And people say, oh I didn’t dropped it, but can you fix it under my warranty? Yes, there are these little accelerometers that are installed in laptops now that can determine time, the date, the speed of the movement.

Justin: Yes, but what they can’t tell – here’s the out tho…

Kirsten: I was going to say, before we get into too far away, as I going to finish my sentence. (laughs)

Justin: Am I interrupting a lot today? Is that what’s going on? I have no awareness of this

Kirsten: Just a little bit (laughs)

Justin: I can never tell.

Kirsten: And so, what she’s doing is taking these accelerometers and using them through a program called Seismac. And a new program called Quake-Catcher Network to see when earthquakes are taking place. I mean, people move their laptops around all the time, they’re typing a lot.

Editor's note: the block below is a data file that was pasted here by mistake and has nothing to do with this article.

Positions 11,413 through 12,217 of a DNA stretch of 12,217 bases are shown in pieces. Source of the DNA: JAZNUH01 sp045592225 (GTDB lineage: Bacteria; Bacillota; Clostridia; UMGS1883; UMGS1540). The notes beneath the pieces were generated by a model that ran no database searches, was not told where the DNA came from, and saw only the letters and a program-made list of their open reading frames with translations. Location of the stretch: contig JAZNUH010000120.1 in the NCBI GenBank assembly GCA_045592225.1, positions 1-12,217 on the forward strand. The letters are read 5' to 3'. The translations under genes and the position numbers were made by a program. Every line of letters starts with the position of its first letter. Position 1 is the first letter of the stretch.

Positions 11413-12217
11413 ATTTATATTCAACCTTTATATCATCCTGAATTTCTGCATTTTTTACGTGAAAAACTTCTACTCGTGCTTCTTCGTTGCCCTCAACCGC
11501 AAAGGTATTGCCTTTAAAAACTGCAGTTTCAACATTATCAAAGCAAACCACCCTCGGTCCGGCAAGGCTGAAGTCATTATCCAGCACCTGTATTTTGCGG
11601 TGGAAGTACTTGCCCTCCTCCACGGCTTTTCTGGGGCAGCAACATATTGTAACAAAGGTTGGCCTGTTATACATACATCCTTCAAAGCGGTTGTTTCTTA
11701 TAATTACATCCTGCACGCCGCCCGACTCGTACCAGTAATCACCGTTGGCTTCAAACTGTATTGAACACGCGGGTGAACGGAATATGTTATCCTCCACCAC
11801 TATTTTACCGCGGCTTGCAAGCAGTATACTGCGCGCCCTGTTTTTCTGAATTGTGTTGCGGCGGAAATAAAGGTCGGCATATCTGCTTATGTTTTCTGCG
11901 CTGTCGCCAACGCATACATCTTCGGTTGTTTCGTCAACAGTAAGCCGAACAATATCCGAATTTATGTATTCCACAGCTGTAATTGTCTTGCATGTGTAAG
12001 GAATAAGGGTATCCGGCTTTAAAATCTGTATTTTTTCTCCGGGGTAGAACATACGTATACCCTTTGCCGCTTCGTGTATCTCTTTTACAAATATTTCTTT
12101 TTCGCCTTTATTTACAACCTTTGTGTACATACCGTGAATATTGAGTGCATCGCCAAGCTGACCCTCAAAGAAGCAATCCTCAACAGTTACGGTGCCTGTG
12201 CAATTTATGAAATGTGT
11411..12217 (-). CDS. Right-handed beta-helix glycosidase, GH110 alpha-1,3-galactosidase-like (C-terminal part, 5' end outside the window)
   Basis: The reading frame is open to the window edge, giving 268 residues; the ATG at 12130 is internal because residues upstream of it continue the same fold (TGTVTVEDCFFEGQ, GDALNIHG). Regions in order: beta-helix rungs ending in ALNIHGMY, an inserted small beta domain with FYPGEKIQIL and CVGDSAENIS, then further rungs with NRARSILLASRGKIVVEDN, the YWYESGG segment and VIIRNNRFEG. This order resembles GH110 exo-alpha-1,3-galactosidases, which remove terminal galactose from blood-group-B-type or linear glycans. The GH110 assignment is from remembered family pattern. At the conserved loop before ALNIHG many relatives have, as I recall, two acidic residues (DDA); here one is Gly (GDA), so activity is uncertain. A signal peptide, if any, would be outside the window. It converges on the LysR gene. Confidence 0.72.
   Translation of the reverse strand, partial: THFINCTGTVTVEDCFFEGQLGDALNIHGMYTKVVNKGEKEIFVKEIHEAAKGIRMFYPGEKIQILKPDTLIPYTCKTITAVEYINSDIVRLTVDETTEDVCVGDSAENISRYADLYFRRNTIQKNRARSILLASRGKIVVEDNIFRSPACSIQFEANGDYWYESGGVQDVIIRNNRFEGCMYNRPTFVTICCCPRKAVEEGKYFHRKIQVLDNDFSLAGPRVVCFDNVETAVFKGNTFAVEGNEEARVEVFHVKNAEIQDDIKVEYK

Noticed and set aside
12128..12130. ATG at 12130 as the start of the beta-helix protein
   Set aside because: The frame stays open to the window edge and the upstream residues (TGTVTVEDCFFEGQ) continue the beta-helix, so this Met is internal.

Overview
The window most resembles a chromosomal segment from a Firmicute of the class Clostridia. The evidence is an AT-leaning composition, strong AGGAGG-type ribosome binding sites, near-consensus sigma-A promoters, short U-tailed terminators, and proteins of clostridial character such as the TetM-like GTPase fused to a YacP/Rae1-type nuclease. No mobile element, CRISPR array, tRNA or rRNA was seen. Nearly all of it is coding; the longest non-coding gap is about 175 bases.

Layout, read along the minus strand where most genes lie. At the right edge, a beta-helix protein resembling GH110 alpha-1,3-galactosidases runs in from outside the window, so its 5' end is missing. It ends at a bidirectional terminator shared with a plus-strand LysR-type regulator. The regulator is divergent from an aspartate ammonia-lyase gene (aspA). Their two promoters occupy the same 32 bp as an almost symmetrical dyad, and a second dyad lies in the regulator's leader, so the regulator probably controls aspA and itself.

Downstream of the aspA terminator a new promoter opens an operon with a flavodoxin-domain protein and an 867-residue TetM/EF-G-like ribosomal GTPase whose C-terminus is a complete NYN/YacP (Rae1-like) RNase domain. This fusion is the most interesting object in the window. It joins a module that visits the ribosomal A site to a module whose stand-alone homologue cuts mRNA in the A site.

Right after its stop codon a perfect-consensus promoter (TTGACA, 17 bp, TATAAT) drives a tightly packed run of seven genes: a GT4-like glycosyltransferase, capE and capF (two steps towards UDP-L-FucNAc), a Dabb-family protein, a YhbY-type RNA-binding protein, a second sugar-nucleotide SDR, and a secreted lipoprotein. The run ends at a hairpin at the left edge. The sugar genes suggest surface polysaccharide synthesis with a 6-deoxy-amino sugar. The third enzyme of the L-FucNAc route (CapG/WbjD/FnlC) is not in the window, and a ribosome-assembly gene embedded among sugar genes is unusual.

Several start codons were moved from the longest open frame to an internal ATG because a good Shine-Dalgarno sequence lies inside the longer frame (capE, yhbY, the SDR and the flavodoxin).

You know, you lift you laptop up and turn it on, you lift it up, you move it around laptops, portable, right? And what they’re hoping is that people will use this program kind of like SETI@home or folding@home, which is the protein folding distributed quantification network or distributed computational network.

And to use it like and actually, you turn your computer on, and leave it on a desk for a while. And then if shaking happens, then they can see that the accelerometers get turned on, for any reason.

And then they know that something’s going on. And they can determined the reliability of people’s measurements by just taking a look at certain measurements over time the probability of moving constantly for a long time.

Maybe you like put it on a desk but you’re a bouncer, and so you move you leg against – you bounce your leg against your desk and so there is a constant?

Justin: Yes.

Kirsten: Rumbling but…